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Major backer of Pebble Mine project pulls financial support

Environmental Protection Agency administrator Gina McCarthy, pictured here looking at Alaska's Portage Glacier, will play a critical role in determining if Alaska's Pebble Mine project moves forward. (Credit: EPA) Environmental Protection Agency administrator Gina McCarthy, pictured here looking at Alaska's Portage Glacier, will play a critical role in determining if Alaska's Pebble Mine project moves forward. (EPA)

Anglo American, the London-based  company which owned a 50 percent share in the Pebble Mine project slated for Alaska's Bristol Bay watershed, announced Monday it was pulling out of the venture.

While Pebble Mine's original backer, Northern Dynasty Minerals, plans to proceed anyway, the move could hamper a controversial proposed copper and gold mine that has become a lightening rod for environmentalists, fishing interests and several native Alaskan tribes.

Mark Cutifani, Anglo American's chief executive, released a statement Monday saying, "Despite our belief that Pebble is a deposit of rare magnitude and quality, we have taken the decision to withdraw following a thorough assessment of Anglo American’s extensive pipeline of long-dated project options."

"Our focus has been to prioritise capital to projects with the highest value and lowest risks within our portfolio, and reduce the capital required to sustain such projects during the pre-approval phases of development as part of a more effective, value-driven capital allocation model,” he added.

The issue of whether to construct the mine — which aims to extract 80 billion pounds of copper, 107 million ounces of gold and 5.6 billion pounds of molybdenum — has dragged on for years, even though Northern Dynasty has not formally filed for federal or state permits to operate it. The mine's proponents say it will generate new jobs as well as millions in state and federal revenue; opponents are lobbying the Environmental Protection Agency to block it under the Clean Water Act on the grounds that it could contaminate Bristol Bay and imperil a thriving wild salmon fishery.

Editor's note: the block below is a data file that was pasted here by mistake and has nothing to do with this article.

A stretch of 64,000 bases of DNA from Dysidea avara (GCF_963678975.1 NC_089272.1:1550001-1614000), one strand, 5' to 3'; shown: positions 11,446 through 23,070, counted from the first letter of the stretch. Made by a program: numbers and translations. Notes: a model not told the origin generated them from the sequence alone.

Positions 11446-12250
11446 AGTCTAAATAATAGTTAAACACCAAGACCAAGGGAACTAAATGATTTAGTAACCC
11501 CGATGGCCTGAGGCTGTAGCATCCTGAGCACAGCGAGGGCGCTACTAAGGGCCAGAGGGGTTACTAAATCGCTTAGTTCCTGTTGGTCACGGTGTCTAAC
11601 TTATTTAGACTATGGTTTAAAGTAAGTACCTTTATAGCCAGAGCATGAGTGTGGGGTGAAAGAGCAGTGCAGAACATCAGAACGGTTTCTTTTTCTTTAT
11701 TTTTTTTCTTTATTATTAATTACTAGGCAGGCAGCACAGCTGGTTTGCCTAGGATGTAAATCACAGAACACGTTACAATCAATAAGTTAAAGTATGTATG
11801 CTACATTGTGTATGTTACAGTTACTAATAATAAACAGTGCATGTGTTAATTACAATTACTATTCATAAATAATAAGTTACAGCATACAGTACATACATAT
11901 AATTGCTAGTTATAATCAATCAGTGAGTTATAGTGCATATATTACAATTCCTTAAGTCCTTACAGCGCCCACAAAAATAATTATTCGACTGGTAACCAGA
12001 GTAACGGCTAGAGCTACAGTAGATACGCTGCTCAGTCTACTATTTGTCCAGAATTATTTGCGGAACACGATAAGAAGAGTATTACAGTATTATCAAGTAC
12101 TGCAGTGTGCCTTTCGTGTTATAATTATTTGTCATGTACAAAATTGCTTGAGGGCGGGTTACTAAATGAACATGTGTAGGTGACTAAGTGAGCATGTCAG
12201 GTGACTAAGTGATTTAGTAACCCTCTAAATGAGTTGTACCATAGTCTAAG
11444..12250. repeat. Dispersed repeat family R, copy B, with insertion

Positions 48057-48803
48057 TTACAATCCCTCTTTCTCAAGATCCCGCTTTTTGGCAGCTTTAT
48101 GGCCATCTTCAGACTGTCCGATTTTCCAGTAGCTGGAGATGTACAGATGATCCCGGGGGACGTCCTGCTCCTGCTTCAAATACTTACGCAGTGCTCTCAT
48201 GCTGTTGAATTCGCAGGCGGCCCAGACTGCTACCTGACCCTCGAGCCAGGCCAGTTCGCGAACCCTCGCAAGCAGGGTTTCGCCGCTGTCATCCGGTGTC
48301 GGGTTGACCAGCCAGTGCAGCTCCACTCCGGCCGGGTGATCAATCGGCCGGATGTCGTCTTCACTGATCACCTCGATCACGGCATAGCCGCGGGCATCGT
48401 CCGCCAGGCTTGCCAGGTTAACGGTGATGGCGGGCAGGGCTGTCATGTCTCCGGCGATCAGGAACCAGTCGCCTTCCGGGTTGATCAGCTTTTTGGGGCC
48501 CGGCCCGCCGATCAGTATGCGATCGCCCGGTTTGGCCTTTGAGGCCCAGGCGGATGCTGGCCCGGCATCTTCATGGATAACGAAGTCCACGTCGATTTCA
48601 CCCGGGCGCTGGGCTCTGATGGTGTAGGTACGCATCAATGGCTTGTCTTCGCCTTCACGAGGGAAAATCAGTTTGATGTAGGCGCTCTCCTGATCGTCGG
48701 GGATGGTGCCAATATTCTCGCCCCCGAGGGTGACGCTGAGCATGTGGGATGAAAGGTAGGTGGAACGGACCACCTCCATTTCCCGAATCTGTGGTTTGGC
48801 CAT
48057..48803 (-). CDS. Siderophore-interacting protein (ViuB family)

The EPA's new administrator, Gina McCarthy, visited the location of the proposed operation to meet with both supporters and critics of the project.

Anglo American is not getting out of the deal unscathed: As of June 30, it had funded $541 million of the Pebble project's expenses.

Northern Dynasty CEO Ron Thiessen said his company would push ahead with the project, and aims to begin filing for a permit by the end of the year.

“Northern Dynasty will again own 100% of one of the world’s most important copper & gold resources and will have the benefit of $541 million worth of expenditures, which opens the door to a number of exciting possibilities for Northern Dynasty and its shareholders and the Pebble Project and its stakeholders," he said in a statement. "Northern Dynasty and the Pebble Partnership have both the expertise and resources necessary to advance the Pebble Project.”

Bristol Bay Native Corporation CEO Jason Metrokin, whose shareholders oppose the mine said in a statement, "We are glad that Anglo American has recognized that the proposed mine is too risky, and we urge Northern Dynasty Minerals to do the same."

Even as he hailed it as "a positive development," however, Metrokin urged the EPA to invoke its Clean Water Act authority "to protect the fishery and water resources of the region and the economic and subsistence values that depend on those resources."

Juliet Eilperin is The Washington Post's White House bureau chief, covering domestic and foreign policy as well as the culture of 1600 Pennsylvania Avenue. She is the author of two books—one on sharks, and another on Congress, not to be confused with each other—and has worked for the Post since 1998.



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